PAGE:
At first I hated everything I painted but I realized that great painters do not become great painters by accident, it is with intention. They started by watching someone else paint and mimicking their technique. Great copies of great masterpieces exist because someone sat down to learn from the master by copying his or her work… So that is what I did. Sort of. I found watercolor paintings or scenes I liked online and set about figuring out how to create a likeness. Invariably, if I tried too hard to make it “perfect,” I would overdo it, but if I gave myself grace to accept imperfection, I could still find beauty without frustration.
A year ago I could sort of, kind of, maybe paint a sunset or something but not well. I’ve found that I cannot yet do the human face or hands or feet (I opt for very Waldorf faceless heads and crescent shaped hands), but I am working on the form, and I have also learned that there must be a foundation for the painting, a sketch. Having always doubted and been critical of my drawing skills, I’ve learned to find the basic shape to build my concept upon.
To sit with patience and intention doing something small and delicate over and over without frustration has taught me to enjoy the process. Learning to enjoy the process and to mindfully accept mistakes as points of learning has been a pleasure beyond expression.
What is one thing or who is one person you’re grateful for?
There are several people who I’m exceedingly grateful for but I’m going to be extra vulnerable tonight:
I’m grateful for my psychologist.
I have struggled with depression a lot in the last few years in the wake of a very toxic and abusive marriage, the loss of a limb due to an ongoing and underlying health condition, and the absolute shattering of my entire reality. I have anxiety that was once crippling that was the result of more toxic relationships of every kind than I care to count. I have PTSD. I have seen every worldly sign of success and worth taken or destroyed and have had to learn what true strength, resilience, and worth are. I’ve had to dig deep to find the roots of every toxic personality trait of my own as well as seeking the original blueprint that explained why those roots were there in the first place and why I continued to perpetuate the same behaviors that drew toxic toward me like a moth to a flame.
Until roughly a hundred and fifty years ago, psychology, theology, philosophy, and spirituality were all generally found in places of worship but as people sought to separate the spirit and soul from the physical body in terms of understanding and care, those things separated from one another and began to compete with one another for the care of the human being as a whole. If you seek to grow as a human being in this world, to grow in faith and kindness, to heal from old wounds that were earned in your life time and that were passed down through generations of humans acting on old grievances and wounds, passing toxic coping mechanisms and traits down the family tree, then you ought not seek such in only one area.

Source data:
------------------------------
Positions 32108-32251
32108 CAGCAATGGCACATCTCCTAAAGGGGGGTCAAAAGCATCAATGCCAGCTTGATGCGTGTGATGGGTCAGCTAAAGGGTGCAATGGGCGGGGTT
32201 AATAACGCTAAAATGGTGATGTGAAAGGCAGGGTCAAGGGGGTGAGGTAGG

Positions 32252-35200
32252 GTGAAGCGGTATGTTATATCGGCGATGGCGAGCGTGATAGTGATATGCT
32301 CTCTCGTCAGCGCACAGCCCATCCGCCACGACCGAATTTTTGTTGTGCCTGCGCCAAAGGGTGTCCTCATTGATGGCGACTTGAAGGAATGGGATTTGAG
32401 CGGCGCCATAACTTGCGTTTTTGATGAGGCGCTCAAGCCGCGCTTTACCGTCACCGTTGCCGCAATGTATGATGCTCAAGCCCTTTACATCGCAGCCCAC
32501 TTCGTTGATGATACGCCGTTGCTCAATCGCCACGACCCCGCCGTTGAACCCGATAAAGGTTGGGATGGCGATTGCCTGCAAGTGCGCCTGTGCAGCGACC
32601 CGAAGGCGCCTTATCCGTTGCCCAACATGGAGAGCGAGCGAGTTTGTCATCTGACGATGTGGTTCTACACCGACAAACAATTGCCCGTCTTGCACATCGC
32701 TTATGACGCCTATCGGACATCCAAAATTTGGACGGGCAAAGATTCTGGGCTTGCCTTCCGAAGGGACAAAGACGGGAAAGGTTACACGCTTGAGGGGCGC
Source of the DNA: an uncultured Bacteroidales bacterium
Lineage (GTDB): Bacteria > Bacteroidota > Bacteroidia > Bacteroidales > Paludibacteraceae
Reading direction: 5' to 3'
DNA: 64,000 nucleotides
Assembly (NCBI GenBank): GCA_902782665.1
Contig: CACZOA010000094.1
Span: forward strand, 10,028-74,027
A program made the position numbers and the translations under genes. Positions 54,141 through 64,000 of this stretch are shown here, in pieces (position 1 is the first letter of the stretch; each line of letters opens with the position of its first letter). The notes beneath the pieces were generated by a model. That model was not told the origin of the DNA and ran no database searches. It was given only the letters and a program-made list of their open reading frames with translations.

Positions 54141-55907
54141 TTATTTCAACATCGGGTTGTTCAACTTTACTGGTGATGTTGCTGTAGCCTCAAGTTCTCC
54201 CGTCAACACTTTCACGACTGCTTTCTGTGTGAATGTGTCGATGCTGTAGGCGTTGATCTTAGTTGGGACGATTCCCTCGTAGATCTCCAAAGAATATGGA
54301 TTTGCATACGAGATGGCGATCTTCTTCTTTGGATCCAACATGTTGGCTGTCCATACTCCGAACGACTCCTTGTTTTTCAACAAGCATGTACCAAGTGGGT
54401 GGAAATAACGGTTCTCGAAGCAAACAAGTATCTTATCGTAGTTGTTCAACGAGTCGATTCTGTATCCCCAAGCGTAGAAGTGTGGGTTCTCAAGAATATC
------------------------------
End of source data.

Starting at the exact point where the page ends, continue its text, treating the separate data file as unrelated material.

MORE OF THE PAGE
My faith in God does not disallow my faith in the people in this world with the gifting and inclination toward helping others to sort through the tangle of emotions that comes with living on this planet and experiencing difficulties and loss, and I am exceedingly grateful for the person with whom I have worked that has helped guide me to greater understanding of myself, peace, and insight.
What’s your biggest win this year?
This year I discovered my voice again…
Okay, so I realize that I write and that there is a voice here. And I also realize I have always had a propensity to share my thoughts and opinions on things rather willingly, if not to play the devils advocate for the sake of interesting conversation. What I had not learned until 2019 was how to express my feelings about my hopes, desires, needs, or boundaries. The blueprint for my life was one that intended me to be the perfect chameleon to fit into any roll and meet everyone else’s needs, hopes, and desires at the exclusion of my own. It worked well for everyone else but I lost something every time. Certainly at different points in my life when my OS was some earlier version of Gwen, I had varying degrees of a voice but there were areas where I was simply hobbled.